All the varieties of lettuce I grow tend to be the sort you can pick a leaf at a time. They last for ages in the ground through our cooler months if I just take a leaf or two from each plant. Mind you, in the summer when we really need our lettuces they tend to bolt quickly in the heat.

      Reply

  2. Barb
    Aug 11, 2013 @ 17:59:27

    Hi Jean, I can’t believe how things just jump out of the ground for you there. All that composting and mulching is paying off. Question: you seem to seed directly into the soil – is that right? I’m not confident my soil is ‘there’ enough yet and I’m seeding into trays and then potting on and then planting out. Seems a lot of work but at the moment it what I’m most comfortable doing. Thanks for the update!
    Barb

    Reply

    • Allotment adventures with Jean
      Aug 12, 2013 @ 06:28:36

      Hi Barb. It’s lovely to see my little seedlings ‘jump out of the ground’ as you say. I like that expression!
      I have a small 16 square metres of allotment and plant stuff very close together so if it’s going to keep producing I have to continue to feed the soil. I grab every bit of compost material I can to improve the soil, I add organic fertiliser if I can’t get my hands on manure and then give regular liquid feed with worm juice.
      In answer to your question. I plant seed directly into the soil because I seem to have more success that way. Some seeds won’t take to transplanting happily anyway, like beans, peas, carrots and other root vegetables. But the real reason is that I have had little success trying to start my seeds off in pots or trays. I know others at the allotments who have great success with this method and raise their seedlings in trays. You can tell those allotments as their veggies are in lovely straight and even rows as they plant their seedlings out.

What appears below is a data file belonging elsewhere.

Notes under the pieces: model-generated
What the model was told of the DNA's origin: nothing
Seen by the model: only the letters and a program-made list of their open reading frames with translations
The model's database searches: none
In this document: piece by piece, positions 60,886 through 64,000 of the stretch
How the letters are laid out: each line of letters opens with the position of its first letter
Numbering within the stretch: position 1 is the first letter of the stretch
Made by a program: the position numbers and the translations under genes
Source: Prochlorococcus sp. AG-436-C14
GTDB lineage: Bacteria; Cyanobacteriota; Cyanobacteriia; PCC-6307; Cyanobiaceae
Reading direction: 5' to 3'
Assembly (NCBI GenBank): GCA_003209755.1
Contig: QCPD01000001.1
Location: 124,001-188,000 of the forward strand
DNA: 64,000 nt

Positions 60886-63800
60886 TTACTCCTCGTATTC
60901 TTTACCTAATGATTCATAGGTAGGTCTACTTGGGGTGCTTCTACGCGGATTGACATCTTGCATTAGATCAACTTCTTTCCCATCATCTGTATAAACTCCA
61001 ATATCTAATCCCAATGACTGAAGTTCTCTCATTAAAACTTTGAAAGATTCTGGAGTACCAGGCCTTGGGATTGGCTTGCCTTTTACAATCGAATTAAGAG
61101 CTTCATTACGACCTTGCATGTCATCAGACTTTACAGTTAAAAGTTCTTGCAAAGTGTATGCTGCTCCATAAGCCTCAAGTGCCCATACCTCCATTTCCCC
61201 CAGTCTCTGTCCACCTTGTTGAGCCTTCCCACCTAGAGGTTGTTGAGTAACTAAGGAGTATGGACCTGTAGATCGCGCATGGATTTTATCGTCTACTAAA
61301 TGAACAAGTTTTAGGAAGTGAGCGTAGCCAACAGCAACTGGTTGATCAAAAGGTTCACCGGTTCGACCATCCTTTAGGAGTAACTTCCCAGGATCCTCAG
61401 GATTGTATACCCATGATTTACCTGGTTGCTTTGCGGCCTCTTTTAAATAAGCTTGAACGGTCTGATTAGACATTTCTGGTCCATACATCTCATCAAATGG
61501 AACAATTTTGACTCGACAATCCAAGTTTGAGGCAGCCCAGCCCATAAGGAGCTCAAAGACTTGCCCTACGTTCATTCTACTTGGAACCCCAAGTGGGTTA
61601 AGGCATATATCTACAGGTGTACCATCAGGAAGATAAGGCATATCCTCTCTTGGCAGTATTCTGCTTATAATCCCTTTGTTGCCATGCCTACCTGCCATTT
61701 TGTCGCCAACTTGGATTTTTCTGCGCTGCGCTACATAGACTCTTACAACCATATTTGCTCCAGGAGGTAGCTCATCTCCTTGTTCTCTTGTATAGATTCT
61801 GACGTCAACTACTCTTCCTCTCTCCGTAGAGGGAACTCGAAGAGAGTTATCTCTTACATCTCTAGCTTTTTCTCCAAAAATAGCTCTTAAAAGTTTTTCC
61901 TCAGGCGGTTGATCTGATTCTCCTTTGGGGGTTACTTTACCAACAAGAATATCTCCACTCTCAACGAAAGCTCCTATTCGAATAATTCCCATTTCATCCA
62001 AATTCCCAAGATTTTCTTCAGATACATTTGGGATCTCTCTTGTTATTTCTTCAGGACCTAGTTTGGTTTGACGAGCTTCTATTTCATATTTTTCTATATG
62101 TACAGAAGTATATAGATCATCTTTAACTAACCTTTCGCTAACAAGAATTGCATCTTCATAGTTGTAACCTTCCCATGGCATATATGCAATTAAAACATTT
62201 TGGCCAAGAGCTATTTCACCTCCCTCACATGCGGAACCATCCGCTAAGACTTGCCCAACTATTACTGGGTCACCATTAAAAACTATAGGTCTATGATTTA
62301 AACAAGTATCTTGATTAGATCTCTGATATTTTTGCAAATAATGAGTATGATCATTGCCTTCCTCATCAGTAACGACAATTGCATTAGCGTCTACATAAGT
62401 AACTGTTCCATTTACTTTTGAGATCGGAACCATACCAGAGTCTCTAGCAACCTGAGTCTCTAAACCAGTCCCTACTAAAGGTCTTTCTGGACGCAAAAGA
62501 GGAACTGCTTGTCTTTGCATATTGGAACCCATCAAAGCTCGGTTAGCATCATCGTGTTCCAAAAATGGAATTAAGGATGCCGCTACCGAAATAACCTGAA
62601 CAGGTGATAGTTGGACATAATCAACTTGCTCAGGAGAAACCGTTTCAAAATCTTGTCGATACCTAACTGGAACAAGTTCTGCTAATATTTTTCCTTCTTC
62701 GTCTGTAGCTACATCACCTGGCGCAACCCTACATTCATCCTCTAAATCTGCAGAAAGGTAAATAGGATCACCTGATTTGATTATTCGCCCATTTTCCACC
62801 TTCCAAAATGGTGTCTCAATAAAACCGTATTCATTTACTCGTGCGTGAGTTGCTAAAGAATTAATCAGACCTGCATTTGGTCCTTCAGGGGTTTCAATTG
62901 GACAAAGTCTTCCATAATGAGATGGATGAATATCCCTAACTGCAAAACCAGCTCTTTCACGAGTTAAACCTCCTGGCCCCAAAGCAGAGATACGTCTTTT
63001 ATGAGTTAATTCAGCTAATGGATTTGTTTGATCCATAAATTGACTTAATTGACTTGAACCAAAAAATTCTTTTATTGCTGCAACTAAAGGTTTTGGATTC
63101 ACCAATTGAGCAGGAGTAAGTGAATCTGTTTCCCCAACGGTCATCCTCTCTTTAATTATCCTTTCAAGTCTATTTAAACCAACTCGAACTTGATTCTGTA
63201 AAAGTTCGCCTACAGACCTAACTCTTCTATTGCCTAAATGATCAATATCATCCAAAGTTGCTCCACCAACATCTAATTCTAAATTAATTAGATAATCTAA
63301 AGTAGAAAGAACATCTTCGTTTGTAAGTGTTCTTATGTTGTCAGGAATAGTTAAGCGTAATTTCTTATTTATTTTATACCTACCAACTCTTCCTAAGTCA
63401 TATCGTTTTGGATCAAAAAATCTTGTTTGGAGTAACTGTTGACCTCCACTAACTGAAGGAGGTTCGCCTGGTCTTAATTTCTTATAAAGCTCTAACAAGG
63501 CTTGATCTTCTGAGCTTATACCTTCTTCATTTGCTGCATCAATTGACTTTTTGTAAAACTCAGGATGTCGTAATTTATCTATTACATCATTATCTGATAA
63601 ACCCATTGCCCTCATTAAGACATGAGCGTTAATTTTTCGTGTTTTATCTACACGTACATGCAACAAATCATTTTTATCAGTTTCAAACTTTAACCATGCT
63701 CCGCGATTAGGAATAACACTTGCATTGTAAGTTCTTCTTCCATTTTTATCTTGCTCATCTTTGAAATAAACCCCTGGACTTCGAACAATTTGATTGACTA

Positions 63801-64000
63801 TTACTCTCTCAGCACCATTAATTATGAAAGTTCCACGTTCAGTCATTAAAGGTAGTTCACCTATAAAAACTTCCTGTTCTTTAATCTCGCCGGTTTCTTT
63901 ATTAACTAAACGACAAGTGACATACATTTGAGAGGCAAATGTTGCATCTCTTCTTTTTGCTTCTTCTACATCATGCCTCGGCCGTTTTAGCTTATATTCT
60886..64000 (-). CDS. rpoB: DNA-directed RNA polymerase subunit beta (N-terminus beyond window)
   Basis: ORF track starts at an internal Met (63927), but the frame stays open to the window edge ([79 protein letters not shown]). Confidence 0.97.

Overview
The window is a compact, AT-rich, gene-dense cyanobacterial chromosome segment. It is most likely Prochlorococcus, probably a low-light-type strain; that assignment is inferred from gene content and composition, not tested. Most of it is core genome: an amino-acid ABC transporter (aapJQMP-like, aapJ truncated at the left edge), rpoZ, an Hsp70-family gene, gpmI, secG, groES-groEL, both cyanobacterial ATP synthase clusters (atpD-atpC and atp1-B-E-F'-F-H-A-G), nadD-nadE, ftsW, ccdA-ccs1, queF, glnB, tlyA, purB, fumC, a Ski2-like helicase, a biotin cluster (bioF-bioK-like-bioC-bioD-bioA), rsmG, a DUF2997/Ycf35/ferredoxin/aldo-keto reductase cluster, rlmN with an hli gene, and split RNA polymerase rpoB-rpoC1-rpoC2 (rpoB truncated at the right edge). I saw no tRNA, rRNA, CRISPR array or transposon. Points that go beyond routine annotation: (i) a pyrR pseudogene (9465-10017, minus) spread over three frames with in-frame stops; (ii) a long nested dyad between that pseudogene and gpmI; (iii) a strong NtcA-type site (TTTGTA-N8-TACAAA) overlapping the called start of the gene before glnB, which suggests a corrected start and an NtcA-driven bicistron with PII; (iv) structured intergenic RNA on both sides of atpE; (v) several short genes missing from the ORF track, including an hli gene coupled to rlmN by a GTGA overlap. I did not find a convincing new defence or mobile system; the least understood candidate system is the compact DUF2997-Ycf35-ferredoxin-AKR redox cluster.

So that’s the answer Barb. I throw the seeds in the ground and they grow, I plant them in pots and they sulk! One thing I will mention though. Especially with carrot seeds. When the weather is hot (which is usually the case here in Brisbane) I do keep a piece of shade cloth which I lay over my newly planted seeds to shade the ground a bit while they germinate. Once they pop up their heads out of the ground I remove the shade cloth. When they are so tiny I get over to the allotment daily if I can to keep them watered.

      Reply

  3. gladys in the garden
    Aug 11, 2013 @ 20:30:56

    It all looks amazing and healthy. I hadn’t heard of the Drunken Women’s Lettuce before. I love the colour variation in the leaves.

    Reply

    • Allotment adventures with Jean
      Aug 12, 2013 @ 06:35:29

      Dear Sarah from Gladys in the Garden, thank you for your kind words. I hadn’t heard of Drunken Woman lettuce before either until I received a few seeds from my friend Wendy. Now she is my favourite lettuce, such pretty leaves, and the outer leaves drape themselves a bit wontonly. I think the name fits the plant. 🙂

      Reply

  4. notjustgreenfingers
    Aug 12, 2013 @ 00:13:34

    Hi Jean, I love all your ‘gifted plants’, lucky you. I love the lettuce that you dropped and it’s all germinated…it just goes to show that it wants to grow lol

    Reply

  5. Jamie W. D.
    Aug 20, 2013 @ 18:43:32

    I love the stepping stones – I often make the mistake of leaving too much space for allotment paths when really I should have steps and pirouette between my veggies! I wonder if ‘clumping onions ‘are what we know as ‘potato onions’ – I grew them for the first time this year and they’re great

    Reply

  6. narf77
    Sep 01, 2013 @ 11:29:03

    Gardeners are wonderfully generous creatures aren’t they? 🙂

    Reply

    • Allotment adventures with Jean
      Sep 03, 2013 @ 14:41:06

      That has been my experience Fran. When I look at my allotment I reckon half of my seeds and seedlings have been gifted to me. I make sure I spread it around a bit too. There’s always enough to share.

      Reply

      • narf77
        Sep 03, 2013 @ 17:38:59

        That’s the best bit, where someone gives you some you can pass the love on. That’s what makes gardening and gardeners a wonderful lot 🙂